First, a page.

WASHINGTON — WASHINGTON -- U.S. Trade Representative Mickey Kantor was chosen yesterday by President Clinton to head the Commerce Department, succeeding Ronald H. Brown, a close friend of both, who was killed last week in a plane crash in Croatia.
In an emotional afternoon ceremony in the East Room punctuated by hugs between Mr. Clinton and Mr. Kantor -- and tears by both men -- the president said:
"I don't want to miss a beat. I am determined that we will continue on the work that Ron Brown was engaged in the last day of his life."
Mr. Clinton also named Charlene Barshefsky, now U.S. deputy trade representative, to serve as acting trade representative.
Working under Mr. Kantor, Ms. Barshefsky has received praise in the past three years for her work in helping negotiate trade pacts with Japan and China.
In addition, Mr. Clinton named Franklin D. Raines, vice chairman of the Federal National Mortgage Association (Fannie Mae), as the new head of the Office and Management and Budget, replacing Alice M. Rivlin, who has been named to the Federal Reserve Board.
"He knows the world of finance," Mr. Clinton said. "He respects the bottom line. He also understands the very real human impact the work of the budget has on the American people."
Because Congress is in recess, all three appointments take effect immediately but are subject to Senate confirmation later.
Mr. Kantor, whose own life was tragically altered by a plane crash 17 years ago, was accompanied to the announcement by his wife, Heidi Schulman, his son, Doug, and his daughter-in-law, Allison.
He thanked Mr. Clinton and Vice President Al Gore, saying, "I couldn't have two better friends in the world, and I appreciate it very, very much."
The ceremony was bittersweet for those present -- even those being promoted -- because Mr. Brown was buried only two days earlier, and funerals have yet to be held for some of the 34 others who died in the crash in Croatia.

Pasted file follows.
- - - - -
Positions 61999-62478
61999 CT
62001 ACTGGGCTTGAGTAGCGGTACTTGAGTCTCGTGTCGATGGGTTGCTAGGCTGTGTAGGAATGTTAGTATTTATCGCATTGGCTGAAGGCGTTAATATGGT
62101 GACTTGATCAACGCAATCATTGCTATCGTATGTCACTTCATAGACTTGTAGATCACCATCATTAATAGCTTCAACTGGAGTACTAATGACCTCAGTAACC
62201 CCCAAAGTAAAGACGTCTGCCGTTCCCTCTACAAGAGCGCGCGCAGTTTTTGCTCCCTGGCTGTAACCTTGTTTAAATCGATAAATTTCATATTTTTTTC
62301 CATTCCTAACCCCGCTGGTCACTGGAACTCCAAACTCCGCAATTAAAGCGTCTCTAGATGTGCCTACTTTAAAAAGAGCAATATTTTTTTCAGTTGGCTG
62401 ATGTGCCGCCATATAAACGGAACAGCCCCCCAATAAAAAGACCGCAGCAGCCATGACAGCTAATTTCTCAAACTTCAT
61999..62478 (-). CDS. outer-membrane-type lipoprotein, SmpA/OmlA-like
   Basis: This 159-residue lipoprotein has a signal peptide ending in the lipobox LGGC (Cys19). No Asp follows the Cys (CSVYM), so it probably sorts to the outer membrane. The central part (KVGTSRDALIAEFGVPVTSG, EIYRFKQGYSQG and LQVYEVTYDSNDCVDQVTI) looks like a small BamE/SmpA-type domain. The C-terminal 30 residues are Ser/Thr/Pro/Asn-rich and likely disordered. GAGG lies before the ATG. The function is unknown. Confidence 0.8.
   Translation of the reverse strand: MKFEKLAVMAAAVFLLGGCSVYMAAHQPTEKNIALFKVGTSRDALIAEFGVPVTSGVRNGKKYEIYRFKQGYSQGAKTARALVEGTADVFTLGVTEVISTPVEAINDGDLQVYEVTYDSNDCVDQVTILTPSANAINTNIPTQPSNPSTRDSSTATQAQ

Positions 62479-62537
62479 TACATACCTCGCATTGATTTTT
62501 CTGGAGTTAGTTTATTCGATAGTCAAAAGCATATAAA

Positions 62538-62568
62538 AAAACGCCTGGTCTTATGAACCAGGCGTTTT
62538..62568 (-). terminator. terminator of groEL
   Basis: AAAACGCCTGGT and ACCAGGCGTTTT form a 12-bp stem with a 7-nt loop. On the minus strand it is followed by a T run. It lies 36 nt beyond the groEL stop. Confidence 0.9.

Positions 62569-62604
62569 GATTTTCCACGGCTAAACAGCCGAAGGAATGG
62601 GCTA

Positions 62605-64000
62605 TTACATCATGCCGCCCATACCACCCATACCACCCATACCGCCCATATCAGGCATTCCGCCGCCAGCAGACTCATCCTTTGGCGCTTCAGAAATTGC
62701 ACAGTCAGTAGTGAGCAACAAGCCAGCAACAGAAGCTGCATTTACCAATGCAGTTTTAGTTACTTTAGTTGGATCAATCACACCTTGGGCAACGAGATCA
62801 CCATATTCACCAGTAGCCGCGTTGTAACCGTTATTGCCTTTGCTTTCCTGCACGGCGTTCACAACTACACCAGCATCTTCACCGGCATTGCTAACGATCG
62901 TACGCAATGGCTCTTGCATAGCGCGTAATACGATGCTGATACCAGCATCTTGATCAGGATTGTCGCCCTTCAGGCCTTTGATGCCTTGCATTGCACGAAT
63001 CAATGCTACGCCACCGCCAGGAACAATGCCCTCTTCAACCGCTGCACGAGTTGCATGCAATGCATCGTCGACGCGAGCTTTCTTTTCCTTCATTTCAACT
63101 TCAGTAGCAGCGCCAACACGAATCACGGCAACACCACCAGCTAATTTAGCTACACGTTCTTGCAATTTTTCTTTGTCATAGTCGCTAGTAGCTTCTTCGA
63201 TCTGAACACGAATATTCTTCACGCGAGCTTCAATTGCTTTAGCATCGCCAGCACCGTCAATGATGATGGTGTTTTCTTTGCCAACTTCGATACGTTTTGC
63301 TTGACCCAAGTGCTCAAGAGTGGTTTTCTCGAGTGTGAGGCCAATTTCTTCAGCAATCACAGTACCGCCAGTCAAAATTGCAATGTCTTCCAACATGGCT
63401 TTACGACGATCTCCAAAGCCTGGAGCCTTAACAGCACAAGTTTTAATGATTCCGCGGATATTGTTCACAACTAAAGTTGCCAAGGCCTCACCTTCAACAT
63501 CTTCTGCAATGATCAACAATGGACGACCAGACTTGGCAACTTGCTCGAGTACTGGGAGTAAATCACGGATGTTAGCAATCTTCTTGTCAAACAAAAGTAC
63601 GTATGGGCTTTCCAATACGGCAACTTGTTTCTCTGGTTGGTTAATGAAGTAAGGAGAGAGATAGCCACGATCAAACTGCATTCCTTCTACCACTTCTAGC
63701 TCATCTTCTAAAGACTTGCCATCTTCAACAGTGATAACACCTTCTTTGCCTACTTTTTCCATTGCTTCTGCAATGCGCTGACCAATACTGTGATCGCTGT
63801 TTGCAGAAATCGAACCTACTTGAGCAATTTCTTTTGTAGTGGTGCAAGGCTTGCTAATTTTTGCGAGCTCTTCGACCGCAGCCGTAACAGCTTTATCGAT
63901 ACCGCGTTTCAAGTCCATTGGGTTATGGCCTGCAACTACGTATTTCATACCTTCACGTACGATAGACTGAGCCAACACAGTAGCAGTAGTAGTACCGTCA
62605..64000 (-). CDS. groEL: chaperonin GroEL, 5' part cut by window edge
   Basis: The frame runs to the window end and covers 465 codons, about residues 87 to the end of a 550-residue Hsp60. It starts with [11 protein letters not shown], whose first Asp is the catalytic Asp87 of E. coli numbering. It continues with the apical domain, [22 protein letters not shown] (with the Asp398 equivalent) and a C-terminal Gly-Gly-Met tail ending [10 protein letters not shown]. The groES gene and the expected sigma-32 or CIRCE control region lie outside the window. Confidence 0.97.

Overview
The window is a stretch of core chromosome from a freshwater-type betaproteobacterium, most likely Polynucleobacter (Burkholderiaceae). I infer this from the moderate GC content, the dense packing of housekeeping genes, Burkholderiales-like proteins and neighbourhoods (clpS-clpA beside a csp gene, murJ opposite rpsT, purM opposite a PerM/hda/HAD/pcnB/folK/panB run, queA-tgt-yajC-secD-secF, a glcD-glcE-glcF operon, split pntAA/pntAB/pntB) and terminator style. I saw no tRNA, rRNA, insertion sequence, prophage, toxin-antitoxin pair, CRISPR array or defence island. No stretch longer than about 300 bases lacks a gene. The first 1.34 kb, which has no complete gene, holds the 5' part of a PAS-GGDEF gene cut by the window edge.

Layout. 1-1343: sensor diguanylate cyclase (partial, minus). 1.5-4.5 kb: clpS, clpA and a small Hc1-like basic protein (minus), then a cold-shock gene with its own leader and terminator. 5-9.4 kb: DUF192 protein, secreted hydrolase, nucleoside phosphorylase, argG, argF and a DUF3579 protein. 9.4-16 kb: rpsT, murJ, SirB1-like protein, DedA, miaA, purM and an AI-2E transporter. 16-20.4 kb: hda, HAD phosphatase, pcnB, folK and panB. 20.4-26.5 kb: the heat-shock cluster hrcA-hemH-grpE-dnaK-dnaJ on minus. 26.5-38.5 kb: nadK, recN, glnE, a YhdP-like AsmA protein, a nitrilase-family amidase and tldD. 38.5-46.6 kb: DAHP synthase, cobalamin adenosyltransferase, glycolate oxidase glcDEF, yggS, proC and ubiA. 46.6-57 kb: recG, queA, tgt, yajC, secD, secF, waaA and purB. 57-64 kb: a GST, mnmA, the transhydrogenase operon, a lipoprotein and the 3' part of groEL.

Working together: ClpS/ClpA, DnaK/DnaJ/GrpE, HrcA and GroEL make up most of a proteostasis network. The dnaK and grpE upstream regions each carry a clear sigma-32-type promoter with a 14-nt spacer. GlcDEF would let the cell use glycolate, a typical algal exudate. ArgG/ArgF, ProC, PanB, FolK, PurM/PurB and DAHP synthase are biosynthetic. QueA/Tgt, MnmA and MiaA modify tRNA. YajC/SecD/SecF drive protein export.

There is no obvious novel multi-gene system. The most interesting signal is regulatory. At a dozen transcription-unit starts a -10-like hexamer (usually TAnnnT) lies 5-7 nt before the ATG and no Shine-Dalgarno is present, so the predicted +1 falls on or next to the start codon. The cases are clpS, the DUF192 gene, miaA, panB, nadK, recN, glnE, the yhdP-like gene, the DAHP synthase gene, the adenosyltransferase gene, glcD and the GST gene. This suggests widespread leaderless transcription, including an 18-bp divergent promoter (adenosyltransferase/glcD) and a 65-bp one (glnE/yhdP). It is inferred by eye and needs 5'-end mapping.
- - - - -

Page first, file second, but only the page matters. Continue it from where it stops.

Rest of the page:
"As you might imagine, this has been a profoundly moving and difficult week for all of us in our political family," Mr. Clinton said. "Mickey Kantor and I were particularly close to Ron Brown; we loved him very much."
Before coming to Washington, Mr. Kantor was a Los Angeles lawyer from a prominent Democratic firm. Born in Nashville, Tenn., he graduated from Vanderbilt University and Georgetown Law School.
Like Mr. Brown, the 56-year-old Mr. Kantor has a long history in Democratic politics. In 1992, when Mr. Brown was chairman of the Democratic National Committee, Mr. Kantor was the top-ranking official on the Clinton presidential campaign.
Both men had wanted more visible posts: Mr. Brown expressed an interest in being secretary of state; Mr. Kantor assumed he would be the White House chief of staff.
They settled for the two jobs given them but managed to make them highly visible.
Traveling the world to promote American exports trade, Mr. Brown breathed life into the low-profile Commerce Department, which Republicans want to abolish. Mr. Kantor stared down Japanese negotiators on a series of trade accords that helped open Japanese markets to American firms.
Mr. Clinton said "that Mickey was the 'bad cop,' Ron was the 'good cop.' I thought we ought to give him the chance to be a good cop for a change."
Mr. Kantor, clearly touched, replied that he had called Mr. Brown's widow, Alma, an hour before the announcement to receive her blessing. "She was gracious enough and loving enough to say that Ron would have loved this moment to see me standing here," Mr. Kantor said.
Mr. Kantor's first wife, Valerie, who was better known in California politics than he was, died in 1978 when an airliner crashed into a neighborhood in San Diego, killing everyone aboard and several people in their homes.
In 1982, Mr. Kantor lost his 16-year-old son, Russell, in an automobile accident. In the late 1980s, his older sister, Sonia, died after she fell and hit her head.
On Capitol Hill, he has earned respect as a tough, hard-working trade negotiator.
Senate Majority Leader Bob Dole, while campaigning in Texas yesterday, said Mr. Kantor was "a good choice," and predicted a swift and successful Senate confirmation process.
"He probably will be widely supported on the Republican side," said Mr. Dole, who is likely to be the Republican presidential nominee.
Pub Date: 4/13/96